Behind Every Strong Woman is Herself

I joined Women In Sports & Events (@wisechicago) in January to meet other women working in and pursuing careers in the sports industry. WISE has been a fabulous outlet to grow and learn… and make new friends along the way! I’ve taken a tidbit (or many) from each event I’ve gone to thus far, and have been lucky enough to be paired with a fabulous mentor as part of the WISE Within Mentor Program. This past week, I went to yet another amazing WISE event that focused on “being your best you.” As I start this blog and begin to think about my “brand” as a triathlete and a woman in business, this event really hit home for me. 



You see, I tend to be just slightlyyyy type A and a bit of a planner (ask anyone who knows me!). I have been working diligently this year to fina a balance between my methodical planning tendencies and seizing the moment. Given this mission, I was particularly entranced by the first presentation of the evening, from Anne Phelan (President & Executive Coach of Merrett Davies International, LLC

Anne’s ultimate message? 

Massive action trumps planning every time.

Anne spoke about the three most common mistakes women make that cause them to be overloaded, overworked, and overlooked. These are mistakes that I have definitely made (and still do). I think many women (and perhaps some men!) would find Anne’s advice extremely relevant to their pursuit of excellence whether in their career, their life, or any other realm. So, with Anne’s permission (thanks Anne!), today I share with you countdown of the three mistakes that cause women to be overloaded, overworked, and ultimately overlooked (and what you can do to correct them!).




We are often afraid to say “no” to our managers, co-workers, friends, loved ones, you name it, for fear that we might appear weak, lazy, or lacking certain capabilities. However, according to Anne, studies have shown that saying “no” more often indicates self assurance and confidence. This sentiment is echoed in the recent the Wall Street Journal article, “For Some Executives, Doing Less Means Getting More Done.” How, you might ask, do you start feeling more comfortable saying no? Anne recommends taking the following three actions:

a)    Reflect - what are the business priorities and what is your role in achieving those?

b)   Given your answers to (a), what is the implication of your saying “no” to given requests?

c)   Based on your conclusions from (a) and (b) above, respond to requests with one of three answers: yes, no, or counter offer ("I am happy to do X, but I won't be able to have it done until [fill in the blank]").

For more ideas about how to say "no," check out this relevant HBR blog post.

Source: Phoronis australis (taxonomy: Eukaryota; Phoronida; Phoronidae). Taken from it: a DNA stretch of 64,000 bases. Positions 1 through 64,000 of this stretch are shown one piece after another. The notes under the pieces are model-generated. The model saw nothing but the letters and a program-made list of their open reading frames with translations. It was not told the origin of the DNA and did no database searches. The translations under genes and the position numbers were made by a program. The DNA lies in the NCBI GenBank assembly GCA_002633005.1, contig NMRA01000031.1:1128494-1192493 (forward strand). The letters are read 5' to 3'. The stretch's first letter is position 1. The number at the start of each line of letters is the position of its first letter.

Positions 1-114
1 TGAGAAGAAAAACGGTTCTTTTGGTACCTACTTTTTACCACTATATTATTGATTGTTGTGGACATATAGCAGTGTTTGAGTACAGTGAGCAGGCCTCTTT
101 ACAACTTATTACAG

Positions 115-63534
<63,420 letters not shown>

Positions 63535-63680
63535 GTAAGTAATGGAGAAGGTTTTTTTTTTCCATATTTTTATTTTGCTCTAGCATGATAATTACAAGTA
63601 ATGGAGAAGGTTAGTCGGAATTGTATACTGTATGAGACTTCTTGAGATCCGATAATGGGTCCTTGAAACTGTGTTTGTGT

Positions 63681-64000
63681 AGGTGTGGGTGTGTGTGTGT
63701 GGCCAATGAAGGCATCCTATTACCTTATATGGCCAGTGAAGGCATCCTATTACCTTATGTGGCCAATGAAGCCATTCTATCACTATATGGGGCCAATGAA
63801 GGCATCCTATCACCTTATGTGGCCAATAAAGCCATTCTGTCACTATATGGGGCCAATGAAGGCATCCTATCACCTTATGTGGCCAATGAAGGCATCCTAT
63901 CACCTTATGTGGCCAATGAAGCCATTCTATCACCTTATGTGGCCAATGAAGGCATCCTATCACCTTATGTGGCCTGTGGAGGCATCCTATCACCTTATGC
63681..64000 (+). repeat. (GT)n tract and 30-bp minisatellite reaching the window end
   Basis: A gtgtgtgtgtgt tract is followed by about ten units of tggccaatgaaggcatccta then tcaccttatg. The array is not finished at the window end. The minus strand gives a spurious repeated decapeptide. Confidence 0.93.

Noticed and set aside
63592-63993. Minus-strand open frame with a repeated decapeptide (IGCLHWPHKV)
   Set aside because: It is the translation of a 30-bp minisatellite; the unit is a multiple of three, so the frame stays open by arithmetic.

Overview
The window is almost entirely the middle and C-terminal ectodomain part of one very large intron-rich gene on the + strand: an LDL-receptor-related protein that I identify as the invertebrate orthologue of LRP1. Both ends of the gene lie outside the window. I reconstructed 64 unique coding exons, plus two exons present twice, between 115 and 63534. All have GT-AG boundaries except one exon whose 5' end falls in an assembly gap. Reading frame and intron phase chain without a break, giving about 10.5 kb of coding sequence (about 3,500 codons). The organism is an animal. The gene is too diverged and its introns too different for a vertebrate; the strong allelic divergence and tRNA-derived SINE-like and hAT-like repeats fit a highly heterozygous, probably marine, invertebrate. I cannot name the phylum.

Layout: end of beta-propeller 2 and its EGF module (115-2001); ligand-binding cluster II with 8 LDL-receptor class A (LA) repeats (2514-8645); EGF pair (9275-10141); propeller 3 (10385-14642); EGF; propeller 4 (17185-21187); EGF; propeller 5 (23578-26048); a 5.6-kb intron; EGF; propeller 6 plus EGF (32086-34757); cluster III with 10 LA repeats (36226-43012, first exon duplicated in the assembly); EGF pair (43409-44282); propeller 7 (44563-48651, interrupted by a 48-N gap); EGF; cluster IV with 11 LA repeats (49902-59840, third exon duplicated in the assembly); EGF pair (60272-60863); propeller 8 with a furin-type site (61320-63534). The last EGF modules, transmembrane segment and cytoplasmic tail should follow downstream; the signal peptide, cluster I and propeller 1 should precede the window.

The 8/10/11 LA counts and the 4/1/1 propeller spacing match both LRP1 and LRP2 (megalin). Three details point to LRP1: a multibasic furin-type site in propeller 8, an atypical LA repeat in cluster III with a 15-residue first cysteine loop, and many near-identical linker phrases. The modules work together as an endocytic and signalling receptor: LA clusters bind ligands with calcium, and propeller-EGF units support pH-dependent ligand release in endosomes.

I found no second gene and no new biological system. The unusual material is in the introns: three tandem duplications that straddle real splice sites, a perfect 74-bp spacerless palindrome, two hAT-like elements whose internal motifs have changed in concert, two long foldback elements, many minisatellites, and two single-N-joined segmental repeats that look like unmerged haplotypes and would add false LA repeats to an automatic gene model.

According to Anne, women, more than men, tend to take work upon themselves, whether it is out of dislike of hierarchies, lack of trust in their team, or a feeling that they must “prove themselves.” The result? Feeling overloaded, tired, and unable to effectively lead their team.

Many women (and men, in my experience) also find it hard to entrust work to another person. Doing so means taking a risk, which can be hard to do when we are so wrapped up in successfully completing one task so we can get on to the next. However, Anne reminded us that while someone else’s work may not immediately meet our standards, it may also exceed them. Most of us are leaders in some way shape or form, whether in our work, extra-curriculars, or families. Chances are that along the way, someone took a risk on you, which allowed you to build skills and visibility and to progress to where you are today. Who is that for you? Next time you’re about to take on a task that you know you don’t have time for, take a second to think of that person and then ask yourself if there is anyone else who could handle the task. Take that chance on your colleague or employee who has done good work but perhaps hasn’t had as much opportunity to shine. Your load will be lighter in the long run, and you will be contributing to the growth and development of another, which, in my opinion, is what leadership is all about.

Finally… <drumrollll>


How many of you are stuck in the weeds at work? How many of you have your head in the details, making it hard to see the big picture and provide strategic insight for your team, company, etc.? To help us think about whether we are invisible or effective thought leaders, Anne asked us: Do you read about your business/industry regularly? Do you network? Do you mentor anyone? Do you speak up (either in person or in writing) in front of an audience? She went on to ask us: how will you stand out? What do you have to say?

People need to know who you are and what you stand for before they will look to you for any type of leadership roll. In the theme of “action trumps planning,” Anne challenged us to write down one action that we will take after the event to build a presence and become an effective thought leader. I took her idea of writing down one thing I am grateful for and one thing I am proud of each night before bed as a way to get myself writing more regularly (journaling often falls to the bottom of my ever-growing to-do list, and this makes it simple!).

Having read this, are you guilty of any of these mistakes? What one change will you make to establish yourself as a effective thought leader? To all you planners out there, get out and ACT

 &nbsp; &nbsp; &nbsp; &nbsp; &nbsp; &nbsp; &nbsp; &nbsp; &nbsp; &nbsp; &nbsp; &nbsp; &nbsp; &nbsp; &nbsp; &nbsp; &nbsp; &nbsp; &nbsp; &nbsp; &nbsp; &nbsp; &nbsp; &nbsp; &nbsp; &nbsp; Source: Anne Phelan, Merrett Davies International, LLG

                                                    Source: Anne Phelan, Merrett Davies International, LLG